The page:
Multiple desktops were originally added to Apple’s desktop operating system in 2009, with the release of OS X 10.5 “Leopard” — but a surprising number of users are still surprised to find the feature exists at all.
Apple calls them “spaces” and they allow you to better organize your workspace, reduce distractions, and focus more clearly on the task in hand. It’s time to stop minimizing, maximizing, and juggling windows and take control of your precious screen space!
Why Do I Need More Desktops?
Imagine for a second you were to buy a second monitor for your MacBook — on plugging it in you would have two desktops, allowing you to position windows and work from both in unison. That’s exactly how multiple desktops work in OS X, except you don’t need another monitor in order to take advantage.
You can only ever see or use one of these desktops at once (provided you only have one monitor), but the feature still provides an excellent organisational aid that can help you stay focused by hiding distractions and reducing the need to move windows around constantly.
Rather than opting to set up multiple work and home accounts on my MacBook Pro, I use spaces to keep work and play separate. I have one desktop dedicated to two Google Chrome windows, side-by-side for editing, writing and researching. I have another for my personal Safari browsing session, along with Messages and Mail open at all times. Evernote and Apple’s Calendar app is reserved for a separate space. I also keep one dedicated to software like Photoshop, Audacity and TextWrangler. And not to forget entertainment — my last desktop is for music in the form of Rdio and iTunes.
You can have as many as 16 desktops at any one time (which is probably excessive) and you can use them however you like.
Spaces & Mission Control
Apple’s multiple desktop feature can be found within OS X’s Mission Control screen, accessed either by pressing F3 or using a three-finger upward swipe. You will also find Mission Control in the Applications folder, and you can pin it to the dock or search Spotlight for it if that’s your thing.
To add a new desktop you can hover your mouse in the top-right corner, or hold the Option key to reveal it straight away. When you click this button you will see another desktop is added to the list, and clicking on it will take you straight to it.
In addition to clicking on them in Mission Control, you can navigate between desktops using three-finger horizontal swipes on a trackpad or control+arrow keys on a keyboard.
You can move applications from one desktop to another either by launching Mission Control and dragging them to the space of your choosing or you can grab the window by its title bar and drag it to the edge of the screen. After a brief pause OS X will skip to the next desktop, if it exists.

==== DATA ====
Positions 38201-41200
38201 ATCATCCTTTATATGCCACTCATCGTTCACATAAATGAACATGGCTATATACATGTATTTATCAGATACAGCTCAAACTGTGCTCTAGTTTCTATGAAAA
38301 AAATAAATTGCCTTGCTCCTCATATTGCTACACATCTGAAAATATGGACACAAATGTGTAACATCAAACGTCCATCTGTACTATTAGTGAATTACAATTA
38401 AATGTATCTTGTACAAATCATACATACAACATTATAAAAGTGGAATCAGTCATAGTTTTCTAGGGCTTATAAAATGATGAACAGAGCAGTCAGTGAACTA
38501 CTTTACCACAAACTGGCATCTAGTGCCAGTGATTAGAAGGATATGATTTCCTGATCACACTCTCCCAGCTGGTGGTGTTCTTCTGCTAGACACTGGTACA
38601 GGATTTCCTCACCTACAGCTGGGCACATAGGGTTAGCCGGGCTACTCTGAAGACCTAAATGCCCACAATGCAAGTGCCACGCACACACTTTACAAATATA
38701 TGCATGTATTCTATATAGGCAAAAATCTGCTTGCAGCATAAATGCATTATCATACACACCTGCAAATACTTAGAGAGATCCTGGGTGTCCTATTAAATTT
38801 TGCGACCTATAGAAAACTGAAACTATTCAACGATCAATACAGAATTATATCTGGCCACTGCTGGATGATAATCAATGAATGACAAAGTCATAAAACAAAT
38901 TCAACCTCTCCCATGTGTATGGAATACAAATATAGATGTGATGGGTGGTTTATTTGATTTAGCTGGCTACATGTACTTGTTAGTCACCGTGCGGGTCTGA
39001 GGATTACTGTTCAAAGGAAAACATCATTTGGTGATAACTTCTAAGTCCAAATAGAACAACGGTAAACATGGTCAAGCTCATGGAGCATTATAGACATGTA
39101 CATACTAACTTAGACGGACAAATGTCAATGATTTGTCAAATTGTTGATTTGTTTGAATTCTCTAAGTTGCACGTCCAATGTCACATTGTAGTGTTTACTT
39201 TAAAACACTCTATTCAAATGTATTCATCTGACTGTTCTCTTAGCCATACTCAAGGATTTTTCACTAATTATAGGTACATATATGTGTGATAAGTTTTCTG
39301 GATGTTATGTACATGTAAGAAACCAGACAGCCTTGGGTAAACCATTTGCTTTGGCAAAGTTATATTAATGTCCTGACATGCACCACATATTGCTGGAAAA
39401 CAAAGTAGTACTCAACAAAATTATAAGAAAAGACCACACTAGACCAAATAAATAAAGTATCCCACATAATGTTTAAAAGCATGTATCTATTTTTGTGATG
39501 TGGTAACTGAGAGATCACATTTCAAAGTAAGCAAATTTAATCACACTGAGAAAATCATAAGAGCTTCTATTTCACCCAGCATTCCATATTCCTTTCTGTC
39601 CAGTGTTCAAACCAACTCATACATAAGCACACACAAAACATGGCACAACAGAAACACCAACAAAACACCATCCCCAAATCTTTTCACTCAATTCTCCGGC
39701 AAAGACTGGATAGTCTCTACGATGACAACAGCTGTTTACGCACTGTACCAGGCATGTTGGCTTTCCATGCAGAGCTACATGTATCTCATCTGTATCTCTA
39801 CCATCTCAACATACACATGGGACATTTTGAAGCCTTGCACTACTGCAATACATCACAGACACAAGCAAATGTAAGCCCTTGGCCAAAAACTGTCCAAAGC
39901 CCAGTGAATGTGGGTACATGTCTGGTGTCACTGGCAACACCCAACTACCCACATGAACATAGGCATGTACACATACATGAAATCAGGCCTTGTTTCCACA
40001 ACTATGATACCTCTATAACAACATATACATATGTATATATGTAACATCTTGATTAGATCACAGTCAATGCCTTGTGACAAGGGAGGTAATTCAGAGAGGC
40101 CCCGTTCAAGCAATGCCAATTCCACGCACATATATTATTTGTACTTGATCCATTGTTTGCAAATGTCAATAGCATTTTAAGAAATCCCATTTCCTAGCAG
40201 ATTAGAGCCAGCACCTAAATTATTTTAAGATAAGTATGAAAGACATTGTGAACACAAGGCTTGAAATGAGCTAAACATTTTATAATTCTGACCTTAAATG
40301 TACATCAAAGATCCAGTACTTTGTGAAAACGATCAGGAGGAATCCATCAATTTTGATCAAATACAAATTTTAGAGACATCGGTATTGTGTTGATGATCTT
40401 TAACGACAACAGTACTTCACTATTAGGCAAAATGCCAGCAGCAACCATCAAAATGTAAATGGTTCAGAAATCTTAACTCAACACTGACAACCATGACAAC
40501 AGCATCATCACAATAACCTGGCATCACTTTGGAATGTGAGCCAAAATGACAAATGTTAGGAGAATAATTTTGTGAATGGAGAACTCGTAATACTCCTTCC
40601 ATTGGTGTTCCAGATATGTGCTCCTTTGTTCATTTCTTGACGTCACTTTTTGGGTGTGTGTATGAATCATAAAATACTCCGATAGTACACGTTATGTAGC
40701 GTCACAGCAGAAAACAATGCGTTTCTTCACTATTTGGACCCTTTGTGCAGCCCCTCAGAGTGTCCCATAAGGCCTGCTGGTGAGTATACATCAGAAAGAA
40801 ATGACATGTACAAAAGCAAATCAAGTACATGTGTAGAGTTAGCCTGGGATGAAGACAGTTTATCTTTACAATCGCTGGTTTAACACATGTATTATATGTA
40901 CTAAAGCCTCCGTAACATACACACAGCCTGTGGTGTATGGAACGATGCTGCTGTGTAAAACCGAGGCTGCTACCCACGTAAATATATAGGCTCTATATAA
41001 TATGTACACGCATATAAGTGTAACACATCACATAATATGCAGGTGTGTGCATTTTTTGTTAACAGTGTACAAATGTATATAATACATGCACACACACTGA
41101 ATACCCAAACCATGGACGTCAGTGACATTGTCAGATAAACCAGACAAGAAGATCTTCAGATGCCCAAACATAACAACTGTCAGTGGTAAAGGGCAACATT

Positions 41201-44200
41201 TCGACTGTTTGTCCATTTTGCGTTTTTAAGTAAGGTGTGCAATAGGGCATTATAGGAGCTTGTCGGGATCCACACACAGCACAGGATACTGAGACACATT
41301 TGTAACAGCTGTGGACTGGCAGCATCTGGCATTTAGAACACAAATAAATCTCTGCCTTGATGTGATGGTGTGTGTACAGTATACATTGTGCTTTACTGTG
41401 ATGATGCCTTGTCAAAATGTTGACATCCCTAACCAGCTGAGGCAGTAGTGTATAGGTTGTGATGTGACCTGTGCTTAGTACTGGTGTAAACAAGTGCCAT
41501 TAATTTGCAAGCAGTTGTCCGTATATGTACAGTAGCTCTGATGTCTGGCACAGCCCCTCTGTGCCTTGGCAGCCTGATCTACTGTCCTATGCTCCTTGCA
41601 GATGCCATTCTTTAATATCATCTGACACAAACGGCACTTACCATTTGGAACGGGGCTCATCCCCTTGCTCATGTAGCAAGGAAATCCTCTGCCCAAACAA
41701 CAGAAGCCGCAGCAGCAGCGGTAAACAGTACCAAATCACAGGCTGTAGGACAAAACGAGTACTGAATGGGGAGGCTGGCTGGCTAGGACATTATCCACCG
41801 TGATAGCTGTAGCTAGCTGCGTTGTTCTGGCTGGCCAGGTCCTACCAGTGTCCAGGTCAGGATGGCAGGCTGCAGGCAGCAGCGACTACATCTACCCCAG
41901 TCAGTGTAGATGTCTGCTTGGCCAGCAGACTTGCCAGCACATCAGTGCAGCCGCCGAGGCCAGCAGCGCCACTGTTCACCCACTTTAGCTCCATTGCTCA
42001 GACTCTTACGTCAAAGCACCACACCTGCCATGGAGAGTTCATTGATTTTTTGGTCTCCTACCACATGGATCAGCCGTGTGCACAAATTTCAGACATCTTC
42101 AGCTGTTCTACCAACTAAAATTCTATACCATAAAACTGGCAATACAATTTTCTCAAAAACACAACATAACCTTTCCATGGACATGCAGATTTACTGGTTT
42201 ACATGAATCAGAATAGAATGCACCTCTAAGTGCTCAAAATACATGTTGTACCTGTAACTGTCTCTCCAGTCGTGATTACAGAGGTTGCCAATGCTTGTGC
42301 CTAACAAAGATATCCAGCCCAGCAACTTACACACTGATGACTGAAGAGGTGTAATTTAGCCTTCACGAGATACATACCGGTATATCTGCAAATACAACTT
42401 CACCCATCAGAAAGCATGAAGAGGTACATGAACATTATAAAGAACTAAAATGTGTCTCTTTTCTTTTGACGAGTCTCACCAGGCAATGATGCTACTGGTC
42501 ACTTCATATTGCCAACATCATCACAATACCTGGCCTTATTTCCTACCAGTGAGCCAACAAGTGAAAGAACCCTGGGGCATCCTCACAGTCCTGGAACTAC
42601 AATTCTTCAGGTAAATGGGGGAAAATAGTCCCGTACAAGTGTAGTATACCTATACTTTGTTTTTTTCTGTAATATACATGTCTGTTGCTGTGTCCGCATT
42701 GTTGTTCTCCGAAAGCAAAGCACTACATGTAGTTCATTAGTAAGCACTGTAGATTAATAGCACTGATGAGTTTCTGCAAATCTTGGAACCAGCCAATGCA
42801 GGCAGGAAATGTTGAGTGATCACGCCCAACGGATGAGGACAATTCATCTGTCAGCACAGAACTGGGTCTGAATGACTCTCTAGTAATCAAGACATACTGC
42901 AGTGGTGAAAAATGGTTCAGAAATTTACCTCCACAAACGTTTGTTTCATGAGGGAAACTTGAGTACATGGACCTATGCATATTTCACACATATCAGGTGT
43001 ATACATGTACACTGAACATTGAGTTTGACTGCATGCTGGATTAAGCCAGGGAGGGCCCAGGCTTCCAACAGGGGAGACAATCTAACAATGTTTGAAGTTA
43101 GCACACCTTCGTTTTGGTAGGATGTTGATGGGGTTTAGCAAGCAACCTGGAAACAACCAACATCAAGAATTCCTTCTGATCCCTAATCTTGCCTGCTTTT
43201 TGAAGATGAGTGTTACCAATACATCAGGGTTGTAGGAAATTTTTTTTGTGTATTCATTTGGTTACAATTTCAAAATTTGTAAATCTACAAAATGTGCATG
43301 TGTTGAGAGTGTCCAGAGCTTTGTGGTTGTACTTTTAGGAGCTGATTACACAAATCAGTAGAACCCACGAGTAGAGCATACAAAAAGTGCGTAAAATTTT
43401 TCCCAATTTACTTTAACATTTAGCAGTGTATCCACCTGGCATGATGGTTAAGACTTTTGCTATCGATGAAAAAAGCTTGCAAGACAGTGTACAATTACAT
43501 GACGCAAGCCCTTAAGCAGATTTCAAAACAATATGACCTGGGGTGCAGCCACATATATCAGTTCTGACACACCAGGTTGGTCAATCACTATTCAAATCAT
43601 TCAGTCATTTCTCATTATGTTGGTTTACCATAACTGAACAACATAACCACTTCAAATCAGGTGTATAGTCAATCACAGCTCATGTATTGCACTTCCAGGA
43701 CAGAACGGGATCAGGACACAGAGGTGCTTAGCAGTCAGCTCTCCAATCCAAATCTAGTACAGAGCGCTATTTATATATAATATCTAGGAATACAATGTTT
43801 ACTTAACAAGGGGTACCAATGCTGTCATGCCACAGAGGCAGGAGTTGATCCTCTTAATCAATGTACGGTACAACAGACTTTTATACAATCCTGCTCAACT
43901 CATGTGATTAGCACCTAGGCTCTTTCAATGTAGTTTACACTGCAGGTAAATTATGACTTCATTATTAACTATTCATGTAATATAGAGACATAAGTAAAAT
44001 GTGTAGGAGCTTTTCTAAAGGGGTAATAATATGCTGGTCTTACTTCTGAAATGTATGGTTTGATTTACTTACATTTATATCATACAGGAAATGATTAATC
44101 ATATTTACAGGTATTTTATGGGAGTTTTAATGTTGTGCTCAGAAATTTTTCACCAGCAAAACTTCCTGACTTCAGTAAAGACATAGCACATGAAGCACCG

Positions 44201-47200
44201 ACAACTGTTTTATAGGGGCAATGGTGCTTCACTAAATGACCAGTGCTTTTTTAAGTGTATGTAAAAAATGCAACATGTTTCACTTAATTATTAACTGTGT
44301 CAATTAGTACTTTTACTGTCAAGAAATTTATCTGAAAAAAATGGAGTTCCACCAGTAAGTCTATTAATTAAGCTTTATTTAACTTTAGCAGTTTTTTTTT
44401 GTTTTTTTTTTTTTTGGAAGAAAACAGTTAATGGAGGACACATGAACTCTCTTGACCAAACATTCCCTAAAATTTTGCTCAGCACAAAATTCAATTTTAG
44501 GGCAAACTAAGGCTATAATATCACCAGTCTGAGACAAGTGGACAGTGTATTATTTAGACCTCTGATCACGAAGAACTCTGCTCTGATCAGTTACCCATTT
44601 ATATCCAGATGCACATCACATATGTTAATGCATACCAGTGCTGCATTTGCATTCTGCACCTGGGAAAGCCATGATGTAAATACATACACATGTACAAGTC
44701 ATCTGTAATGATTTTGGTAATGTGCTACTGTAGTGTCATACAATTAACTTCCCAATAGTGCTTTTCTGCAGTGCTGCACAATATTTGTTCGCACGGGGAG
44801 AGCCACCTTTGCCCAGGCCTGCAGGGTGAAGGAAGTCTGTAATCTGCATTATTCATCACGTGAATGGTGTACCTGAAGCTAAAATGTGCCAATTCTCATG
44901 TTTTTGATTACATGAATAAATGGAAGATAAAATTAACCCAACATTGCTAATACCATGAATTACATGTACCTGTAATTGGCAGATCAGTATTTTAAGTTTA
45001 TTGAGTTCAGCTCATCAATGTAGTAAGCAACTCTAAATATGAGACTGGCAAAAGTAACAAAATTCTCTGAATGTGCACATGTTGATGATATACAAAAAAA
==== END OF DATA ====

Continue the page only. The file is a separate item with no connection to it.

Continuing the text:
You can reorder desktops — simply click and drag them. To delete a desktop, hold the Option key and click on the “X” that appears and any applications or windows will be moved to another desktop, rather than closed or lost.
There are a few more handy tips that can make navigating and using applications with multiple desktops even easier.
Head to System Preferences > Keyboard > Shortcuts to find several shortcuts you can enable for quickly switching to a designated desktop. By default these take the form of Control+Number key depending on the desktop you want to quickly access, though you can change the shortcut if you like.
Assign Apps to Specific Desktops
It’s possible to assign applications to specific desktops, so they can always be found in the same place. To assign an app to a desktop first create the desktop (if you haven’t already) and navigate to it. Open your application of choice, and two finger click or control+click its icon in the dock. Under Options select Assign to This Desktop and in future the application will always open in the currently selected space.
Assign Wallpapers to Each Space
Once you’ve created a new desktop, you can use the standard System Preferences > Desktop & Screensaver menu to pick a wallpaper. The wallpaper you choose will remain the same, even if you reorder your desktops.
Speed Up Mission Control Animations
Do you use Mission Control a lot to organise your desktop as you open more apps? Save precious milliseconds by adjusting the time it takes Mission Control to appear by defining how long the animation should run for. Open a Terminal window (either search in Spotlight or find it under Utilities in the Applications folder) and paste the following:
defaults write com.apple.dock expose-animation-duration -float 0.05; killall Dock
You can change this number to whatever you feel like, a larger number introduces more delay so if 0.05 feels a bit sudden, feel free to increase this to 0.15 or higher. In order to restore defaults, simply paste the following into the command line:
defaults delete com.apple.dock expose-animation-duration; killall Dock
It’s also possible to customise the OS X dock with hidden Terminal commands.
Mission Control, Quick Look & Dashboard
If you have a lot of windows on one screen it can be difficult to see what’s what. If you highlight a window with your mouse and press spacebar, Mission Control will zoom in and provide you with a better view.
Wish you could work on more proper desktops? Check out how to use Apple Remote Desktop to manage multiple machines.
Organization is key to a productive workspace, so you might also check out ways to automatically delete downloads on your Mac for a cleaner machine.
Image credit: Current Setup (Matthew Van Kampen)